Healthcare Trends Hiring and Staffing

2021 healthcare staffing outlook: Increasing demand and a strained workforce

Dave Baldridge

With 2021 well underway, a fuller picture of what healthcare organizations can expect this year is becoming clear. The Biden administration is aggressively working to curb the pandemic and taking steps to strengthen the Affordable Care Act (ACA). Patient confidence is on the rise, and more patients are expected to seek care. We spoke with Dave Baldridge, CHG Healthcare’s chief operations officer, to learn what these changes mean for healthcare and how they will affect staffing planning in 2021 and beyond.

Expanded access to healthcare

Baldridge is a 30-year veteran of the staffing industry and has witnessed both the expansion and contraction of government healthcare programs. “The macro demand issues are in place regardless of the administration,” he says. “What really drives the demand for healthcare services are the aging population, the already existing physician shortage, that maldistribution of providers across the country. The primary healthcare concern related to the administration has been the uncertainty about what is going to happen.”

While the future of the ACA was uncertain under the prior administration, the new administration and Democrat-controlled congress will almost certainly mean an expansion of the ACA. During his campaign, President Biden promised to expand access to healthcare while strengthening the key components of the ACA. As President, he’s already taken steps to fulfill some of those commitments, such as re-opening the federal exchange through May 15.

Less uncertainty allows for better planning

“Removing some of the uncertainty from what healthcare organizations can expect is always better,” says Baldridge. “Whether it’s the ACA, Medicare, or Medicaid, less turbulence makes the planning process easier. Healthcare organizations can focus on how to meet the growing demand for their services.”

Reopening the ACA exchanges, for example, could provide healthcare coverage for up to 15 million additional Americans according to some estimates, and many of them will seek care that has been delayed due to lack of insurance.

“The more access you give people to healthcare, the more clinical staff you need, and that increases the demand for recruiting. It also affects the way you think about providing those services,” he says. “How can you expand to meet that demand, whether it be temp contingent staffing or other models using mid-level or advanced practice practitioners?”

The pandemic will continue to impact staffing decisions

what healthcare organizations can expect with physician and expectant mother

Perhaps more than any potential legislative changes, Baldridge believes the pandemic will continue have the biggest influence on the healthcare landscape for the short term.

“What will really impact healthcare organizations in the next 12 to 24 months is the consumer sentiment. What will be the demand for normalized healthcare services? How big of a pent-up demand is there for elective procedures that have been put off or delayed? One of the biggest challenges healthcare organizations are facing right now is how to plan for that.”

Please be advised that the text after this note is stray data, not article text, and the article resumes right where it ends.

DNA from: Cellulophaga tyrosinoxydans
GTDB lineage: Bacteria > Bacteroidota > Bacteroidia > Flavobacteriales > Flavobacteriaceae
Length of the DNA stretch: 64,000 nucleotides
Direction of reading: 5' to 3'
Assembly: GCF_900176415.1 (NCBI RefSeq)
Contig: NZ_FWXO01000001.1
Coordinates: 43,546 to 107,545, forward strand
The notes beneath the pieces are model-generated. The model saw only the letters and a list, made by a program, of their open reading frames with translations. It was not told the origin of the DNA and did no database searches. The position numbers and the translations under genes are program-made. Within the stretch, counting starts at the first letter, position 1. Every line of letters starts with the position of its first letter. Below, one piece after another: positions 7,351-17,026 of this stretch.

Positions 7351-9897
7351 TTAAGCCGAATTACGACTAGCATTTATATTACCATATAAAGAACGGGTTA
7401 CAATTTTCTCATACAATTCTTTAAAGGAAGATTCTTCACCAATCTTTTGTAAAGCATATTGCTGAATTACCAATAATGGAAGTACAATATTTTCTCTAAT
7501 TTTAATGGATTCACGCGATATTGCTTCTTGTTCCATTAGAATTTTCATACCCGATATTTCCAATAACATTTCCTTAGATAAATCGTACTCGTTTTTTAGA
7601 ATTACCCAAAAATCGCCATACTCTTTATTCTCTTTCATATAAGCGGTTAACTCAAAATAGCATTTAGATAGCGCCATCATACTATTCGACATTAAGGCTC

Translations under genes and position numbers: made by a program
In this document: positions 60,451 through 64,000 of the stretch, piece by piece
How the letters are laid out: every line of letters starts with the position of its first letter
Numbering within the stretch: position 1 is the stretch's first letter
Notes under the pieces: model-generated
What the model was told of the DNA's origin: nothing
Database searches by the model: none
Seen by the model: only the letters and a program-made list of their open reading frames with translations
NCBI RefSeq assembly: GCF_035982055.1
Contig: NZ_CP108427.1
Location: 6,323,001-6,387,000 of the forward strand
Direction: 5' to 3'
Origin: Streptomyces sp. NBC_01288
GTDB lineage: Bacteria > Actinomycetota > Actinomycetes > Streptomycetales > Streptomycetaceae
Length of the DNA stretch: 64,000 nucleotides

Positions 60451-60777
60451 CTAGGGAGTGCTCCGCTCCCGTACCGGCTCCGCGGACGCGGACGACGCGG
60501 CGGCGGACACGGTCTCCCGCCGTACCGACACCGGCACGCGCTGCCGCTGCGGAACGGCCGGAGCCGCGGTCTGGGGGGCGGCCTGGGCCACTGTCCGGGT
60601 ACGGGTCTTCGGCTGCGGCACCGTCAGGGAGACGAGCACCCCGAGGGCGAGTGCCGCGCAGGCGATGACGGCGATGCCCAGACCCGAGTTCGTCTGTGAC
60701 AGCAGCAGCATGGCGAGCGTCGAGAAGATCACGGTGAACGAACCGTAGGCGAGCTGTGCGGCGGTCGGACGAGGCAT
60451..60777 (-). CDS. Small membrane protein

Organizations will have to think about their employees, too. “What’s going to be the fallout of the clinical healthcare workers once they get past crisis mode? So many of them have been the frontline soldiers of the pandemic. When it gets past that and they reevaluate how burned out they are, will they reconsider their career? Are we going to lose half the nurses because they’re going to take a year or two off? Are more clinicians going to retire?” Baldridge asks.

Baldridge believes that we need to come together as an industry to meet the increased demand and take care of our clinicians. “There will be an increase in demand for healthcare services one way or another, and we need to work together to come up with solutions that are sustainable,” he says. “Healthcare staffing agencies will need to be a big part of that. How do they provide the extra help? It’s going to start with being proactive and providing healthcare organizations with more tools and ways to think about how to meet their needs.”

The role of staffing partners

“As a staffing company, we need to be flexible and provide more options to our clients. We need to partner in creative ways to help healthcare organizations staff, recruit, cope, and think through their next steps,” he says.

He believes there is no one-size-fits-all approach to healthcare staffing, and staffing agencies can help brainstorm solutions to organizations’ specific challenges. How that looks depends on the specific needs, he says. “It’s going to translate in different ways. Maybe it’s more self-serve technology so you can do things without a phone call, or better throughput for things like hospital privileging and credentialing, or easier invoicing. It’s not going to be the same for every customer.

“For the staffing industry, it’s going to be about meeting our customers in the middle, finding solutions that make it more efficient, easier to use, and easier to layer in contingent labor with their own staffing.”

CHG can provide your healthcare facility with the doctors, nurses, and allied professionals you need to provide the best care for your community. Contact us by phone at 866.588.5996 or email at

About the author

Alisa Tank

Alisa Tank is a communications coordinator at CHG Healthcare. She’s passionate about making a difference in the lives of others. In her spare time, she enjoys hiking, road trips, and exploring Utah’s desert landscapes.

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